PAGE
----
Race Report 2019: Balázs Korányi

Race Report 2019: Balázs Korányi

Can you have a first love a second time? Can a magical spell lift you, shake you up, and torture you again, just like it did before? Can everything that feels familiar also be new and strange?

Running towards Sparta, I recognized every sound, smell, and scene. Yet, it felt like I’d never been there before. I was both at home and in a new, forbidden place. I recognized every turn, yet felt lost.

It’s difficult to explain love. It just exists. And every adjective you use to try to explain it just weakens it because it forces you to single out individual snippets of the magic. This love is of the children lining up for autographs and cheering you on until the wee hours of the morning; it’s of the tiny flickers of light from the torches along the mountainside; and it’s of the villages where even the priest comes out to cheer you on. This love is of the turquoise sea, the smell of the fresh grapes in the vineyards, the late-night coffee that keeps you going, the new and old friends, the eucalyptus trees, and the relics of ancient Greece which dot the land. It includes the humbleness of ordinary people, the love they send your way, and the stray dogs that join the runners and stop for a drink at the aid stations just like the humans do. The love includes the emotional exhaustion that you manage to shake off time and again, and the physical constraints that don’t really exist. And the final manifestation of that love is when you swear ‘never again’ as you stagger up to the statue of Leonidas, and then start making plans to run again a few days later.

That was my first love, but I lost it 11 years ago. We broke up, and I can’t really explain why. Maybe the passion was too intense, and it sapped my energy. Yet ignoring it didn’t work either. It left me feeling empty inside. I was last in Sparta in 2008. Like now, I ran down Sparta’s main road, touched the statue, and swore, like many times before, never to run again. Until tomorrow.

But tomorrow turned into the next day, then next week and next year. I sat on the proverbial couch with my Spartathlon medal and got stuck there. The unimaginable happened: I lost my will to run. I sat on that couch for years with a coke and bag of chips, waiting for the magic to return. The years came and went, and I stuck to my white lie that I could make a comeback anytime; after all, the Black Knight always triumphs! But as I sat, Sparta, running, and sports in general faded into a distant memory.

My 2019 Spartathlon started out on this proverbial couch. So, to me this race is only partly about running. But mostly about why you should never wait until tomorrow and why you should never stop dreaming. Without dreams, we’re just droids, after all.

The motto of another legendary ultra race used to be: “The Barkley eats its young.” The Spartathlon is even less gracious. The Spartathlon will chew you up and spit you out onto the pavement over and over again, forcing you to get up and keep moving. It makes you believe that you still have a chance, only if you dare to get up. As long as you keep going, it’s not over!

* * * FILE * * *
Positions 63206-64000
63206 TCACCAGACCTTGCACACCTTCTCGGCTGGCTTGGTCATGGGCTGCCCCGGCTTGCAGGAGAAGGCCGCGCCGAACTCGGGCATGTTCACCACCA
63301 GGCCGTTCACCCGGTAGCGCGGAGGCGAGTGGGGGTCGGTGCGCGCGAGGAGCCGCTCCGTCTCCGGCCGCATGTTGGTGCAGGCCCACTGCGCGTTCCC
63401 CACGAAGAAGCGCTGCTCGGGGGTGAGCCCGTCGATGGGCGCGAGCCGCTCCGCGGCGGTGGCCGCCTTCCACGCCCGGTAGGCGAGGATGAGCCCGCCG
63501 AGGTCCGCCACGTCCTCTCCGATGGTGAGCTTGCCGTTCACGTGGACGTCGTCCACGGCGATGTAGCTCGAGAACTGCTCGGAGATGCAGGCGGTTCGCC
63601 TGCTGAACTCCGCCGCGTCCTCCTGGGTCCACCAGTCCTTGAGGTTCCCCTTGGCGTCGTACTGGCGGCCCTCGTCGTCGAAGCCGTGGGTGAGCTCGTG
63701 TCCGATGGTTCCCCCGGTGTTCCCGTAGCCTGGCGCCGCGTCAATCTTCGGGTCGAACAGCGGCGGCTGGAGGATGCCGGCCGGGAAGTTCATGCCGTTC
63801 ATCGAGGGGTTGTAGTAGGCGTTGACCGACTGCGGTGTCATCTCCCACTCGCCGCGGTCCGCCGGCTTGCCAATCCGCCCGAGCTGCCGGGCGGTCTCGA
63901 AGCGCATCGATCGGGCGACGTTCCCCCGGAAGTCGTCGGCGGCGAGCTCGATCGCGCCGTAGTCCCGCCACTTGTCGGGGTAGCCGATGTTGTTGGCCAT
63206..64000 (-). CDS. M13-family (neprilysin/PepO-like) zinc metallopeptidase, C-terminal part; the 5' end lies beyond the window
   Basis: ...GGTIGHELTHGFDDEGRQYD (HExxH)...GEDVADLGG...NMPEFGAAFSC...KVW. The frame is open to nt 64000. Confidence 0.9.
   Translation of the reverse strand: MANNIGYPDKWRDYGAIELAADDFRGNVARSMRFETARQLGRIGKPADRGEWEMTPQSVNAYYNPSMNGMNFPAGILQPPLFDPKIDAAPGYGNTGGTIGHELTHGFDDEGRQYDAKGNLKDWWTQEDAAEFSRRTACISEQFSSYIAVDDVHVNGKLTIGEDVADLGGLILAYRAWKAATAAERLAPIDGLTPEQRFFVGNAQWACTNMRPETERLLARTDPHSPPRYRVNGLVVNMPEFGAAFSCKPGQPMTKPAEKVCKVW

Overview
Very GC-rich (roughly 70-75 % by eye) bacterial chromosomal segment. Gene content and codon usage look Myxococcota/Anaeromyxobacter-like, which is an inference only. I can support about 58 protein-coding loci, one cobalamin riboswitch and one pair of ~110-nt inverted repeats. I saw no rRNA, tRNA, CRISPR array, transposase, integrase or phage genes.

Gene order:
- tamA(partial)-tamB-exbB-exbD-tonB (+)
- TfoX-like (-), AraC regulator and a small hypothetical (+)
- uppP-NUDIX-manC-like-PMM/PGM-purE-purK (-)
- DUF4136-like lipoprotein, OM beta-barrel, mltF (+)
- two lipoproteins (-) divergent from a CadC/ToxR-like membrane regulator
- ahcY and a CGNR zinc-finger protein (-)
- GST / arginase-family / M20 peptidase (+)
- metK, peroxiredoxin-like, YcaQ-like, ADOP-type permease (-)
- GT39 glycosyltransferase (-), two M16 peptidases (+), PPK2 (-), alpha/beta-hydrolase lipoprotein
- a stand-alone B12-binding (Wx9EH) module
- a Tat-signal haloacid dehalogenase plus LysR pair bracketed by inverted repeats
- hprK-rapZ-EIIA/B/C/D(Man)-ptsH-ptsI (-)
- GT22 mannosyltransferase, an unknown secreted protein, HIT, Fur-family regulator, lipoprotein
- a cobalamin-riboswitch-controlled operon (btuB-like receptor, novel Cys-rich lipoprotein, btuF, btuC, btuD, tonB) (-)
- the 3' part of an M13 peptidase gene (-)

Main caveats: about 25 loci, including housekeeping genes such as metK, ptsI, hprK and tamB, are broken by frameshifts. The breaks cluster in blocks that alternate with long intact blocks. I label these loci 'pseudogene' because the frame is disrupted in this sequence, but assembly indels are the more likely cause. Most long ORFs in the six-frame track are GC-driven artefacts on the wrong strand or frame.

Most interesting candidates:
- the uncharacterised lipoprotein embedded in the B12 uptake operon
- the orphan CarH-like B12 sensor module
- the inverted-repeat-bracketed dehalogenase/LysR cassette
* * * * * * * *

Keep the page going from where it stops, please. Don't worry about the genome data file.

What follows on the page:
This was my mantra as I was jolted awake after crashing into the dense bushes on the side of the road. It was around 1:30 a.m., not far from Kaparelli, and I guess I fell asleep walking up the hill. I fought a losing battle to keep my eyes open, but my legs kept going. It only lasted a couple of moments but was a powerful reminder that in the Spartathlon, nothing is certain and your fortunes can turn on a dime.

Still, that little accident was also one of the highlights of the day; collapse and recovery in one. Because the Spartathlon will also show you its best side during the night. Beneath the light of the Milky Way, the night and the silent mountainside were mine. I hadn’t seen anybody for ages and the loneliness empowered and pushed me forward. Allons enfants de la Patrie, Marchons! Marchons!

We’d been on the road for about a day by then, but the Spartathlon’s bad habit is that it takes a long time to really get underway. You need to run 90K, maybe even a 100K before you feel that you are really doing it. Exhaustions and recoveries up to that point are just tests to see whether you’ve done your homework, and whether you qualify to go on. Hermes will send along a string of panic attacks to test whether you know what you’re doing and to expose the impostor. But this time I really did my homework, I swear, I did.

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Described as the world's most grueling race, the Spartathlon runs over rough tracks and muddy paths (often it rains during the race), crosses vineyards and olive groves, climbs steep hillsides and, most challenging of all, takes the runners on the 1,200 meter ascent and descent of Mount Parthenio in the dead of night.
This is the mountain, covered with rocks and bushes, on which it is said Pheidippides met the god Pan.

Spartathlon is the event that brings this deed to attention today by drawing a legend out of the depths of history. The idea for its creation is belongs to John Foden, a British RAF Wing Commander. As a lover of Greece and student of ancient Greek history, Foden stopped his reading of Herodotus' narration regarding Pheidippides, puzzled and wondering if a modern man could cover the distance from Athens to Sparta, i.e. 250 kms, within 36 hours.